Basically, we had found each other though our love for classical music. We began practicing with each other and once we started to feel that we could make this bigger, we thought of doing a flash mob. However, unlike the usual flash mob where there’s dance and all, our idea was to simply introduce the instruments and the music to the general audience. We had found out that most people don’t know what a violin is, what a cello is, or what sort of melodies stream out from them. All we wanted to do was to let the people know.
So, we put forward this idea to Labim Mall and when it did get solidified during the New Year, we had to come up with a name because it would be weird if someone were to ask us what we were. Now, perhaps this was a spur of the moment, but since we’re Kathmandites, the name Kathmandu String Ensemble just stuck.
“WE ARE A PART OF THE AUDEAMUS MUSIC FOUNDATION WHICH IS RESPONSIBLE FOR THE PROMOTION OF CLASSICAL MUSIC IN NEPAL.”
SO HOW DOES ALL OF THIS WORK?
In actuality, Kathmandu String Ensemble is just a small initiative in the grand scheme of things. We are a part of the Audeamus Music Foundation which we established after the flash mob. But this foundation is responsible for the promotion of classical music in Nepal. This goes beyond the exchange and practice of musical instruments, but an overall education. In addition to that, going beyond just strings, we work with concert flutes, clarinets, trumpets, train musicians in these instruments, and work towards putting together impressive concerts.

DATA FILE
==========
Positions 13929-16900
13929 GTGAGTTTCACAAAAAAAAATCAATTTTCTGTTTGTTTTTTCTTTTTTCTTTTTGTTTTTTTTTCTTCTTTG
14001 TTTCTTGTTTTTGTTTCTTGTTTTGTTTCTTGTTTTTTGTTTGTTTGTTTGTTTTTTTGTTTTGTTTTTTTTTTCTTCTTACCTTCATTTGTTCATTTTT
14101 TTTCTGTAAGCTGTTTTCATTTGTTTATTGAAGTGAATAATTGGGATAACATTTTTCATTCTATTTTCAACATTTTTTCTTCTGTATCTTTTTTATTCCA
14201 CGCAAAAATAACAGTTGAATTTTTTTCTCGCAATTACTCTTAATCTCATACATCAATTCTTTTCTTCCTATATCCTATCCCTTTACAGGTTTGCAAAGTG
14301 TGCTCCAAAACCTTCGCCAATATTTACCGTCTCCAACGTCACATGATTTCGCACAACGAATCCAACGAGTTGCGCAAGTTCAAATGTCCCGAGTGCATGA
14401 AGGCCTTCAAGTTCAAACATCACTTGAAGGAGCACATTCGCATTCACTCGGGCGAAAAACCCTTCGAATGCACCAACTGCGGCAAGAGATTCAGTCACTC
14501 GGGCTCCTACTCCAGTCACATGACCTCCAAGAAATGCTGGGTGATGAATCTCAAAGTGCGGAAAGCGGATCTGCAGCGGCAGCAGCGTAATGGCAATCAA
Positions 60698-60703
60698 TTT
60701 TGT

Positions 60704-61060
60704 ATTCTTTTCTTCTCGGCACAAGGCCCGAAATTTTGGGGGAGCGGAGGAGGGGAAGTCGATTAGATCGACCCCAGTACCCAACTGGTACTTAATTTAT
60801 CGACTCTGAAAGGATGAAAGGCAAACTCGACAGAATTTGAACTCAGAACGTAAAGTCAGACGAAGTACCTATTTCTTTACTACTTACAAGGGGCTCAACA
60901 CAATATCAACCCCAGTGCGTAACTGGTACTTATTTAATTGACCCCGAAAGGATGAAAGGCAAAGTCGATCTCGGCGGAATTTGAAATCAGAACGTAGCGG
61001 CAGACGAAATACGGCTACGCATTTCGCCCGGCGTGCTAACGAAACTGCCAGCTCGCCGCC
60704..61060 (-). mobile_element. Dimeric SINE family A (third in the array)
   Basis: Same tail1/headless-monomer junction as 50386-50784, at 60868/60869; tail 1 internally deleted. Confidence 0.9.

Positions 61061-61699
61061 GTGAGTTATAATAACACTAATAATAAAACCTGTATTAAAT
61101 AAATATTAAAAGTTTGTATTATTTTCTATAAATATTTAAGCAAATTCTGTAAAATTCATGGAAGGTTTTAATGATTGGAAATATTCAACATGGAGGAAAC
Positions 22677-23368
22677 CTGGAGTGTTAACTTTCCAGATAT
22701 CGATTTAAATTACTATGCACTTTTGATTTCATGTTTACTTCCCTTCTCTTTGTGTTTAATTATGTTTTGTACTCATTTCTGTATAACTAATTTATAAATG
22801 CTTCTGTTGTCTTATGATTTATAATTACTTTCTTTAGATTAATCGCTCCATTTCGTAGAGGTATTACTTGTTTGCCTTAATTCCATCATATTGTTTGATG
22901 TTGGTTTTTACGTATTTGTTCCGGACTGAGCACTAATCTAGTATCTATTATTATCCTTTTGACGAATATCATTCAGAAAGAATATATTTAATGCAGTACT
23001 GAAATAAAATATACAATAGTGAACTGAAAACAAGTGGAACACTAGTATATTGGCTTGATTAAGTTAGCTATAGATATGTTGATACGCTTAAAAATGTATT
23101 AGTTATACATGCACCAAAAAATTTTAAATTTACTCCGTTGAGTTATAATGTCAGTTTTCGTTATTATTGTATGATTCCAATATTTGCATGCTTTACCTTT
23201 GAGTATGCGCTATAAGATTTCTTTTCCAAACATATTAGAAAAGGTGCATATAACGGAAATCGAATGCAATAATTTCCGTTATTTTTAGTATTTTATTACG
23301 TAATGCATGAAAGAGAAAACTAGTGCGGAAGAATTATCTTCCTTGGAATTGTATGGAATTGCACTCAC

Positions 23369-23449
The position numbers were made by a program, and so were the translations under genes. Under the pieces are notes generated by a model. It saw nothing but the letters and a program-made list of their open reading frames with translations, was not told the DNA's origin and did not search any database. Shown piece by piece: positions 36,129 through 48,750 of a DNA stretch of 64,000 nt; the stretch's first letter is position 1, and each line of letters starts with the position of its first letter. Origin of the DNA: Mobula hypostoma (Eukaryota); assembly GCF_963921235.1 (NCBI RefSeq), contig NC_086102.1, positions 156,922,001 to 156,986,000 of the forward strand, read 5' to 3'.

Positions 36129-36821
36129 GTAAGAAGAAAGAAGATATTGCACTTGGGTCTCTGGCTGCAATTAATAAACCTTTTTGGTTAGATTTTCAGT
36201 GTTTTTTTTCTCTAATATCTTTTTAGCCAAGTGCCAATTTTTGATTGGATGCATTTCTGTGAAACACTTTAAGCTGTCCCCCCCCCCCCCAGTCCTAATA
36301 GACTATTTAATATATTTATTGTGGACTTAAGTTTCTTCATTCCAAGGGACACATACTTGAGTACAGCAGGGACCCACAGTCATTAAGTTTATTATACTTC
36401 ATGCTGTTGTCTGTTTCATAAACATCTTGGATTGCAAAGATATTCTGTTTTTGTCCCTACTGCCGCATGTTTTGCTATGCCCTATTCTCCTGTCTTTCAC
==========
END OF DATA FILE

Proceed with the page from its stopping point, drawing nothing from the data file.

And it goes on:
We rehearse every Saturday, and anyone can join us. There’s no price tag on practicing music with us. But if you wish to be a member, there is a certain charge. But it’s a lifetime coverage; you become a member for life. This amount goes into the foundation, and that helps us with our functions.